“Levenson is a businessman asking reasonable questions about how to put customers in the seats. In the e-mail, addressed to Hawks president Danny Ferry, Levenson wonders whether (according to his observations), the emphasis on hip-hop and gospel music and the fact that the cheerleaders are black, the bars are filled with 90 percent blacks, kiss cam focus on black fans and time-out contestants are always black has an effect on keeping away white fans. … Seems reasonable to ask those questions. Business people should have the right to wonder how to appeal to diverse groups in order to increase business.”

Like Kareem, I do not absolve Levenson’s assumptions; however, as a black businesswoman I completely understand Levenson’s intention and would rather see him stay than Ferry. Honestly, I more so question his intention of “turning himself in” than his prejudices; seems more like an exit strategy to me… But I digress.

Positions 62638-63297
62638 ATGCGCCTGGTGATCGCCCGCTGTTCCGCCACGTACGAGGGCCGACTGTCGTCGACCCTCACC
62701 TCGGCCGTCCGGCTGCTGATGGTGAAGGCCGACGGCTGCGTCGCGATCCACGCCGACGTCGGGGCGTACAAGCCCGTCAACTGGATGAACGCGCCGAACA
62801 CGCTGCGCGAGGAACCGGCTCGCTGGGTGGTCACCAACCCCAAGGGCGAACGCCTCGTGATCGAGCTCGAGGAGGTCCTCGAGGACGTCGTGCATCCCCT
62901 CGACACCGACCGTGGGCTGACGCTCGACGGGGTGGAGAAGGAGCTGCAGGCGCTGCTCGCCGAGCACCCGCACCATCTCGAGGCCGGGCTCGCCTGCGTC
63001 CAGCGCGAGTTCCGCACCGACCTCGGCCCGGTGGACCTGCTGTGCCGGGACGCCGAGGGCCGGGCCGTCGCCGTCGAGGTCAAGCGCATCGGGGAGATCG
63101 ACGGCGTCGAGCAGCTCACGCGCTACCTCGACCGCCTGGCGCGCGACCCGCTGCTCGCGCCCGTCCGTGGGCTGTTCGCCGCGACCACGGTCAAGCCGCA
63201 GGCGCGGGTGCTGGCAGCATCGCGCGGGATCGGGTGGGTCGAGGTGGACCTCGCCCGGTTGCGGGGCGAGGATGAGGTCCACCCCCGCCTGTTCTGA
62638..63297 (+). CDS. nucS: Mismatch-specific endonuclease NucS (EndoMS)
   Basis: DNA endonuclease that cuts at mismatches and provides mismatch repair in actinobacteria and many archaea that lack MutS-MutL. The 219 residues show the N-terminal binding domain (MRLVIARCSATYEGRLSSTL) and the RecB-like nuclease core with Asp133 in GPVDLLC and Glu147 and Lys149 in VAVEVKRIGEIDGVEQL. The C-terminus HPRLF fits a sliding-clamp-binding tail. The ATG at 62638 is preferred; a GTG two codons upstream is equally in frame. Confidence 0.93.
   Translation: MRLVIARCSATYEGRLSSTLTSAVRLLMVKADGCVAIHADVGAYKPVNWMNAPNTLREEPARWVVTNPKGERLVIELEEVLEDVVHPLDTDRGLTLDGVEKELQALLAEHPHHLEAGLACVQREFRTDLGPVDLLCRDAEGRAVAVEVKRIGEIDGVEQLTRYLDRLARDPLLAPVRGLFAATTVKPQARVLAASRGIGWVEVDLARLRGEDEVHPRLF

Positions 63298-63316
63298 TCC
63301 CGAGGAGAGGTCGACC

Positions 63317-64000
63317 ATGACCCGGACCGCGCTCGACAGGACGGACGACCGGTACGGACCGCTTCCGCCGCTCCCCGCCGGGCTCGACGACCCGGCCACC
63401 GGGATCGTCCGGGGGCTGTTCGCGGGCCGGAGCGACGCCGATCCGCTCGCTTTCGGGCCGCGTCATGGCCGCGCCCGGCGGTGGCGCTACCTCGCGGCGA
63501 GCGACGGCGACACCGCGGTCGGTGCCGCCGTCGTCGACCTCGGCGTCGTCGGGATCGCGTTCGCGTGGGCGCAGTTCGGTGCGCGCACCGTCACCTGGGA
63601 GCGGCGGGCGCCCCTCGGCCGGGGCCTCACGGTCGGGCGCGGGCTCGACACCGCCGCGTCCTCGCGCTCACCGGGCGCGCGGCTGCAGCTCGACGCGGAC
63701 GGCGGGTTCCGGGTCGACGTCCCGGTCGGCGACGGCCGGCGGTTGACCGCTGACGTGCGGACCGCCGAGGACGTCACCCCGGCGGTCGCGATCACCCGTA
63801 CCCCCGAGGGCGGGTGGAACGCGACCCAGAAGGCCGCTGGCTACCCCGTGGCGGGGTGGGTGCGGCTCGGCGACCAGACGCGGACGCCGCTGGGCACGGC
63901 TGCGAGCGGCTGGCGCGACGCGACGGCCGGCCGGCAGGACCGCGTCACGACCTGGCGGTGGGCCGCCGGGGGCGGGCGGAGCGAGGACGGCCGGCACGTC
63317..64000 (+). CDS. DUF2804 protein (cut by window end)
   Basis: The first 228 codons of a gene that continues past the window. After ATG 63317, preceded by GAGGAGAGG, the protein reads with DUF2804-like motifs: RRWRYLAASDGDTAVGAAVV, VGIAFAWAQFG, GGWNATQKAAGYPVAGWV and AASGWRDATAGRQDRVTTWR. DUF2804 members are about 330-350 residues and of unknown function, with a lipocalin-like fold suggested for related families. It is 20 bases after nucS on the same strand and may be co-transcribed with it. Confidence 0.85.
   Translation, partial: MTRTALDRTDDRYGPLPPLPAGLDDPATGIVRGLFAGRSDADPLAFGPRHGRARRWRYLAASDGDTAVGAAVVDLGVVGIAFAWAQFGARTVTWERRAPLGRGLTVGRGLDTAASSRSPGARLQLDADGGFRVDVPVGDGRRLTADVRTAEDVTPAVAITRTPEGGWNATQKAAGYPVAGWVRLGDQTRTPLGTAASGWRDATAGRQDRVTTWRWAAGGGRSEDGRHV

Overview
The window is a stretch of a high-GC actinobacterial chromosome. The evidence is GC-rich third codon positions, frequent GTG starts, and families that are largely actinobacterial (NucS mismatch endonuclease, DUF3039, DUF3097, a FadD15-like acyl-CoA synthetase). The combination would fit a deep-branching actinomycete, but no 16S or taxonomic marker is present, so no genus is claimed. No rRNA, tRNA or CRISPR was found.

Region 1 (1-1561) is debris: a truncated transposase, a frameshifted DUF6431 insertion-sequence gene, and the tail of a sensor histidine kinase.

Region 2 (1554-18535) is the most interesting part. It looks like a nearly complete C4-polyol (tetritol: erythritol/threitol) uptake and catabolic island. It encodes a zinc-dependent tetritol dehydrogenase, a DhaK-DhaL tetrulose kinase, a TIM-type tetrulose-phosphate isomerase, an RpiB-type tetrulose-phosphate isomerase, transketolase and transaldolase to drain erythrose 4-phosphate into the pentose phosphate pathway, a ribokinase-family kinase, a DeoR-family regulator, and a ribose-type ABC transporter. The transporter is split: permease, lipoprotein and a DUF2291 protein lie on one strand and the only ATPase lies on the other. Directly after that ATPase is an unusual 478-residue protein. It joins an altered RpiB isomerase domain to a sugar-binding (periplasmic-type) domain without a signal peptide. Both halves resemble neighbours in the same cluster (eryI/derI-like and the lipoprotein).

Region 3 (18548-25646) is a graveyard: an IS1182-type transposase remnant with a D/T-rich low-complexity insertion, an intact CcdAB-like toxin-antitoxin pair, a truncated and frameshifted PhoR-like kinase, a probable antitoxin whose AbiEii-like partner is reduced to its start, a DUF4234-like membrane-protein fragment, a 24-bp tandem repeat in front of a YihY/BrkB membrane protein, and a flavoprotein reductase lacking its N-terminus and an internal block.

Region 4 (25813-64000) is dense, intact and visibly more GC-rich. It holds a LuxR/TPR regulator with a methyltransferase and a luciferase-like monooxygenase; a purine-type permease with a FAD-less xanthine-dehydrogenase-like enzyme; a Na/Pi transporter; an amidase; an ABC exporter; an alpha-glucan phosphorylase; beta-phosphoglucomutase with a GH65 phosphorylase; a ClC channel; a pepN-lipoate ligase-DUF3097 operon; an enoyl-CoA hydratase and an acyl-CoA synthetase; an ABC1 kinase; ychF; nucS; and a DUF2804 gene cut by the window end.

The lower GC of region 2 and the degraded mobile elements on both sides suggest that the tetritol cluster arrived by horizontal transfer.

The real deal is this: racism has never been “over” and there is no such thing as a “post-racial society.” Though more subtle now than in the days of the Negro Leagues and The Black Fives, racism persists in sports despite overwhelming minority representation in professional leagues. In fact, the 2013 NBA Racial and Gender Report Card (RGRC) reported that “African-Americans comprised 76.3 percent of all NBA players. Eighty-one percent of players were players of color.” The same organization reported  66.3% African American players in the NFL and 52.3% players of color in MLS. Only 8.3% of players on 2014 MLB opening day rosters were African American, an issue that the Commissioner of Baseball is working to address with his On-Field Diversity Task force. NHL numbers are far fewer, though interest in the game among minorities–as both fans and players– seems to be climbing.